Travel Trailer Battery Charge
Knowing how you can to tell travel trailer battery charge is not easy. If you get this wrong, good batteries are scrapped and bad ones retained. Here’s why, and how you can tell.
Measuring travel trailer battery charge is particularly complex for deep-cycle lead-acid batteries. These have a long time lag (24 hours plus) between heavy loads and subsequent voltage. Even then, measurement maybe only within 10%. Instant voltage measurement has no meaning. As a result, perfectly good batteries are replaced. Worn-out ones are retained. Not knowing how to tell travel trailer deep cycle battery charge is the main problem. It is less so with AGM and starter batteries. And easy with lithium batteries.
Pic (of the author) copyright rvbooks.com.au
An electrochemical reaction between lead plates and an electrolyte enables lead-acid batteries to store energy. The electrolyte is sulphuric acid diluted by water. In effect, that electrolyte stores energy. Its specific gravity (density relative to distilled water) varies with a battery’s state of charge.
Specific gravity reflects voltage across a well-rested battery. That of a deep cycle battery that has just supplied high current is lower close to its plates. Voltage is often measured across those plates. The charge needs a day or more to evenly redistribute, so only then can measuring be meaningful.
An almost worn-out battery may show close to full voltage as charging begins. That being measured, however, is battery charger voltage. It is high because the battery cannot absorb it.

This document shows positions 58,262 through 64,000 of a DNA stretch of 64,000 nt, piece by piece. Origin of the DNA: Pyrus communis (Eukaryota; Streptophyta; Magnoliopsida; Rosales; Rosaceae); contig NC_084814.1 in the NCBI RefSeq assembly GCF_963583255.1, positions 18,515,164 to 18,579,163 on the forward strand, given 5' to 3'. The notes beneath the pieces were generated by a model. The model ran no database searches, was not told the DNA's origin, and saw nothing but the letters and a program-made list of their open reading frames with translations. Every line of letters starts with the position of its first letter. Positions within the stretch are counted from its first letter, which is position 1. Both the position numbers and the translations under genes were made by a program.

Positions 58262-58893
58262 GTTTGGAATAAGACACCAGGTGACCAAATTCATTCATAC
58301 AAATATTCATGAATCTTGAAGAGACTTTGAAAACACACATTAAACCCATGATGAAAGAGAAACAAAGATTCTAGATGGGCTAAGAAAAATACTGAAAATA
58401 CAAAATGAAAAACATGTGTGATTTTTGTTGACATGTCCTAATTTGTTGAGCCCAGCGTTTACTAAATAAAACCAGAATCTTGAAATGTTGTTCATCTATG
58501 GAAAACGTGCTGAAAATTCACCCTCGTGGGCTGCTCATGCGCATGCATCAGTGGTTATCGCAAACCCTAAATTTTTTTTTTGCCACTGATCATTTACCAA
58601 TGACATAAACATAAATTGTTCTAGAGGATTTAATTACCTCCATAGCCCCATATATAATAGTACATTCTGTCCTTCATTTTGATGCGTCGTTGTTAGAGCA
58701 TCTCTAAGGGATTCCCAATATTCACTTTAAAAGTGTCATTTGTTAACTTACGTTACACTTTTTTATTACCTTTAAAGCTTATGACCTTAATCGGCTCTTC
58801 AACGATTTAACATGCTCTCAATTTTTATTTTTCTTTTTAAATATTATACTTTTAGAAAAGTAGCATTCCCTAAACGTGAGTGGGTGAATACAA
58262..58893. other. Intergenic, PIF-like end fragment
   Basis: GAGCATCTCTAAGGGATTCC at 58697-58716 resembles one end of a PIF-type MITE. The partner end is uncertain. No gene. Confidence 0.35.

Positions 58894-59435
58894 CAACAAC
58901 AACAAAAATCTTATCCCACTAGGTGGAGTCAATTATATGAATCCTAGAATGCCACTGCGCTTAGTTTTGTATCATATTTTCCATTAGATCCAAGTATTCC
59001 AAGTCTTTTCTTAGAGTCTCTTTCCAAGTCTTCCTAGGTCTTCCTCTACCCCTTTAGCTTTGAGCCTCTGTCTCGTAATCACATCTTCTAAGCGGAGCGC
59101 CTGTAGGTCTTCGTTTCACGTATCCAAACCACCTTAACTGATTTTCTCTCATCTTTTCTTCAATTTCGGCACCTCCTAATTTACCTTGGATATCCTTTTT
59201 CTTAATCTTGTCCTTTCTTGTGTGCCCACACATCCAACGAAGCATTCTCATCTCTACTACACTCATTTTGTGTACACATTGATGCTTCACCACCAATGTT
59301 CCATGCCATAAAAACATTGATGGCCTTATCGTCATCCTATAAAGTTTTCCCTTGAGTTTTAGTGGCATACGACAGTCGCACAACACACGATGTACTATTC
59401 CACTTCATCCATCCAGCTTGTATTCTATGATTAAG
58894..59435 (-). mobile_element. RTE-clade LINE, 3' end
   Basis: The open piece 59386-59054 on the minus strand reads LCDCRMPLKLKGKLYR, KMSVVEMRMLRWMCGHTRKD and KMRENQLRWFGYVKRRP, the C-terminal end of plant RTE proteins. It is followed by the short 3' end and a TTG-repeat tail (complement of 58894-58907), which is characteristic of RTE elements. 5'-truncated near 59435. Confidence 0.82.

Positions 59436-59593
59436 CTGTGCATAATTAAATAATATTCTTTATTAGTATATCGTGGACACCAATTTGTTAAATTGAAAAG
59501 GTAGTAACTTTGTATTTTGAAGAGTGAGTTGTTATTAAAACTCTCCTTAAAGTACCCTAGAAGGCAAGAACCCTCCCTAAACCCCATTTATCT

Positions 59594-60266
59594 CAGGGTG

This table below shows approximate relationships between voltage and remaining charge.
A lead-acid deep cycle battery’s typical rested voltage. Pic: original unknown.
Starter batteries have many and thinner plates. This enables them to supply high currents and to recharge rapidly. Yet, before voltage truly reflects their charge even these need a few minutes rest.
How to tell travel trailer battery charge – lithium-ion batteries
Lithium-ion batteries have a similar problem, but for a different cause. In typical RV use these fall only 0.1 volt from 90% to 10% charge (typically 13.0 to 12.9 volts).
Fully discharging these batteries may damage or even wreck them. In addition, they need accurate control of charging voltage and minimum state of charge. Furthermore, individual cell monitoring and balancing are mandatory.
How to tell travel trailer battery charge – energy monitoring
For all but starter batteries there’s only one reliable way of knowing battery state of charge. It does not give an exact measure but its close enough for RV use. It works much as you track money. Count what comes in. Deduct what goes out (and the bank’s charge for storage). That left is what you have. Ensuring it’s always in credit equally assures battery happiness. It’s like fuel gauges that show instant usage – as well as totals.
Typical energy monitors. Pix: Victron Energy, Xantrex.
Such energy monitoring is built into most dc-dc alternator chargers. It is also included in up-market solar regulators. Some also have remote monitors. The best known is the Xantrex.
Energy monitors are readily installed. Furthermore, they are easy to programme. Moreover, energy monitor accuracy is typically plus/minus 5%. They recalibrate automatically.